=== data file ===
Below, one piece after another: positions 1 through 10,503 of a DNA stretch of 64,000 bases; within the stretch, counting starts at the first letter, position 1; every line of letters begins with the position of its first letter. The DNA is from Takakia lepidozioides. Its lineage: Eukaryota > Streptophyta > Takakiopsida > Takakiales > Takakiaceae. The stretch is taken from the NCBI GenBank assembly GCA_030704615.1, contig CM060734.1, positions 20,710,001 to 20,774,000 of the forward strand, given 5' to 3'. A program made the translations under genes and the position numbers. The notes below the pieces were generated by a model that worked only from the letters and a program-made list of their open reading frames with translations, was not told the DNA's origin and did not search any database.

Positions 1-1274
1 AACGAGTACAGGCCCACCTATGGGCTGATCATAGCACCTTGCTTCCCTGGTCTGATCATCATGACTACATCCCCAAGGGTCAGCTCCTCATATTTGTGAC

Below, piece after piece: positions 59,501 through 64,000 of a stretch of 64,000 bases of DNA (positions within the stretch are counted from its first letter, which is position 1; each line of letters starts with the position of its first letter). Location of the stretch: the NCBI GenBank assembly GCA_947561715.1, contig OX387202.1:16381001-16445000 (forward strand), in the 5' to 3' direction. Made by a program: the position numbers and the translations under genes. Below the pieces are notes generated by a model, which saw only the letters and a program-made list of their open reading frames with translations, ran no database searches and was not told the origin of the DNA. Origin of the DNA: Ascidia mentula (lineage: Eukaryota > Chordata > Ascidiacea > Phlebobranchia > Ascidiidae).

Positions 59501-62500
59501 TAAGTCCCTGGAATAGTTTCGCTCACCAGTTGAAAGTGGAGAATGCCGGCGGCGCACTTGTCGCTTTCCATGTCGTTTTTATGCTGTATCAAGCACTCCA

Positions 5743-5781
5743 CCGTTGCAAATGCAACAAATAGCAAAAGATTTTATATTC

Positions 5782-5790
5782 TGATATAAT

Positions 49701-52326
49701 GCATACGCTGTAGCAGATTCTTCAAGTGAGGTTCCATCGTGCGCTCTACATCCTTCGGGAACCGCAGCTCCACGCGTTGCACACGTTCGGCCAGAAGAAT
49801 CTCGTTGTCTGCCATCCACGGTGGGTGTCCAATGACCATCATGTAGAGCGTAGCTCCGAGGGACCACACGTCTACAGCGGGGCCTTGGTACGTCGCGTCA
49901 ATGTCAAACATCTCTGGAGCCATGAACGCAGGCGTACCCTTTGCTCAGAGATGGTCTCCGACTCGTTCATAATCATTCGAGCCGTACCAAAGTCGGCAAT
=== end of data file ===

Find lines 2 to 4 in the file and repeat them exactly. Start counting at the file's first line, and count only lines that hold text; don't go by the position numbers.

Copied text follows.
Positions 1-1274
1 AACGAGTACAGGCCCACCTATGGGCTGATCATAGCACCTTGCTTCCCTGGTCTGATCATCATGACTACATCCCCAAGGGTCAGCTCCTCATATTTGTGAC

Below, piece after piece: positions 59,501 through 64,000 of a stretch of 64,000 bases of DNA (positions within the stretch are counted from its first letter, which is position 1; each line of letters starts with the position of its first letter). Location of the stretch: the NCBI GenBank assembly GCA_947561715.1, contig OX387202.1:16381001-16445000 (forward strand), in the 5' to 3' direction. Made by a program: the position numbers and the translations under genes. Below the pieces are notes generated by a model, which saw only the letters and a program-made list of their open reading frames with translations, ran no database searches and was not told the origin of the DNA. Origin of the DNA: Ascidia mentula (lineage: Eukaryota > Chordata > Ascidiacea > Phlebobranchia > Ascidiidae).